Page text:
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Non-Qual Graduate Course Descriptions Fall 2019 & Spring 2020

Non-Qual Graduate Course Descriptions Fall 2019

MATH 8080 (Lie Algebras) - C-J. Lai

Prerequisites: Math 8000 (Graduate Algebra)

Textbook:

    •    J.~E.~Humphreys, Introduction to Lie Algebras and Representation Theory
    •    (Additional reference) R.~Carters, Lie Algebras of Finite and Affine Type.

The Lie algebras were originally introduced by Sophus Lie as algebraic structures used for the study of the Lie groups. However, the Lie algebras proved to be of interest in their own right. In this course, we study Lie algebras from a purely algebraic point of view. The structure and representation theory of the semisimple Lie algebras over C is not just beautiful, but comprehensible using mostly just linear algebra. Since then the Lie theory has found many applications throughout mathematics and physics (e.g., differentiable manifolds, algebraic groups, quantum groups, finite groups of Lie type, modern combinatorics).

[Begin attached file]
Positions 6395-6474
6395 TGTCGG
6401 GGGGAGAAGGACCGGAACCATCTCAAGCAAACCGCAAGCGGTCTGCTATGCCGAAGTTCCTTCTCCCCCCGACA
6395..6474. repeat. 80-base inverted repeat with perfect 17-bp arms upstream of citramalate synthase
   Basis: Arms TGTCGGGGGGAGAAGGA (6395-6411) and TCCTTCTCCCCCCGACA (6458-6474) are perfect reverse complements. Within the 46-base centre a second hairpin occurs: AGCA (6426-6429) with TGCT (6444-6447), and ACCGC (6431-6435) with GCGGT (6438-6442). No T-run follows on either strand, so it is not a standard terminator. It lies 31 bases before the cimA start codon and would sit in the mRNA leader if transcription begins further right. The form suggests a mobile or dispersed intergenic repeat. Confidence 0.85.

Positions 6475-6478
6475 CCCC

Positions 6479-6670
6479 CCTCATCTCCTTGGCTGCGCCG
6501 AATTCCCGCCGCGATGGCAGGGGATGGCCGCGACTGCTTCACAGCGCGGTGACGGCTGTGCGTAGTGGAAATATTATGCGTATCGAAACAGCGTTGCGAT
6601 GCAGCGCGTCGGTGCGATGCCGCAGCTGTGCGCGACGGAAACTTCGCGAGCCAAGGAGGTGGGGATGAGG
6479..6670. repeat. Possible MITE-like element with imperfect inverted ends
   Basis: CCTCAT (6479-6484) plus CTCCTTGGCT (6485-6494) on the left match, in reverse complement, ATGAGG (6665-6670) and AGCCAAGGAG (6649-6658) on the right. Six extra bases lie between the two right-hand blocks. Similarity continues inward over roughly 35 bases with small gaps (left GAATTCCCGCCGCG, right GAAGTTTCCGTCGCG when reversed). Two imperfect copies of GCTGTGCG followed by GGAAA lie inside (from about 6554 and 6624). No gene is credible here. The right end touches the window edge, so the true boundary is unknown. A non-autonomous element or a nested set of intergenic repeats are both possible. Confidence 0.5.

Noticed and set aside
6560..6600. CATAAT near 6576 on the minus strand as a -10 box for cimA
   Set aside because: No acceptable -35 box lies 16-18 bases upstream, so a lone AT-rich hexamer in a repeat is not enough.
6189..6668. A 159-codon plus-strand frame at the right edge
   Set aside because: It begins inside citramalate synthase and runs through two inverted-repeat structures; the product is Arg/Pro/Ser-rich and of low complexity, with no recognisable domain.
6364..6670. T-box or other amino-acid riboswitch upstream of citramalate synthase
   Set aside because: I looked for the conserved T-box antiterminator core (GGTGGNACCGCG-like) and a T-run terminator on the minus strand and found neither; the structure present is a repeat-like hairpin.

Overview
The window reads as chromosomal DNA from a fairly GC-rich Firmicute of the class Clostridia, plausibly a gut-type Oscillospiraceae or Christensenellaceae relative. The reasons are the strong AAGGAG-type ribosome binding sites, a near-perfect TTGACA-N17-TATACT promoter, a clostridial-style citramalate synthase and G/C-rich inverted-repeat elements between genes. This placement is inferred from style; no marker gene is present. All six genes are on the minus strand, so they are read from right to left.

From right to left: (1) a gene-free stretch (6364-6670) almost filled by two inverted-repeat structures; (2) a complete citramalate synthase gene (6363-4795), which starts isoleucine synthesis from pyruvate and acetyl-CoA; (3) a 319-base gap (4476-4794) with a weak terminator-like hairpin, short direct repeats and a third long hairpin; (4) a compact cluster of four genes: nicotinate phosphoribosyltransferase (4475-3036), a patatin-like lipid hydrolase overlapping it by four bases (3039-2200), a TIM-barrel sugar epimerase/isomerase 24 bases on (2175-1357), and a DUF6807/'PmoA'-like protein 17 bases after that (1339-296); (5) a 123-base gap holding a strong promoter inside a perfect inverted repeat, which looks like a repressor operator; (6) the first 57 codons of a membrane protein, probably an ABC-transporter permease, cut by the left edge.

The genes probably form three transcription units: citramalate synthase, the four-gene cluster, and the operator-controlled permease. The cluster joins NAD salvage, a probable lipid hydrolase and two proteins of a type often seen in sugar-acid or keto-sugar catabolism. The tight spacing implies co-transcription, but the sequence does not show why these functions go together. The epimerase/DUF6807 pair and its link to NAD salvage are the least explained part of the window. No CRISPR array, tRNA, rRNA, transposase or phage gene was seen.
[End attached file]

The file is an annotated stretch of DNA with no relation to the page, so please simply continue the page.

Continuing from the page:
Our goal is to cover parts of Humphreys' book, including

    •    Structures of complex simple Lie algebras
    •    PBW theorem on the universal enveloping algebras
    •    Classification theorem of complex simple Lie algebras
    •    Finite-dimensional representation theory

Carter's appendix is a great reference for working representation theorists.

Disclaimer: there will be no Lie groups in this course.

MATH 8210 - Topology of Manifolds - Wu

We will cover the definition of smooth manifolds, de Rham cohomology, Poincare duality.

MATH 8330 - Abelian Varieties - Lorenzini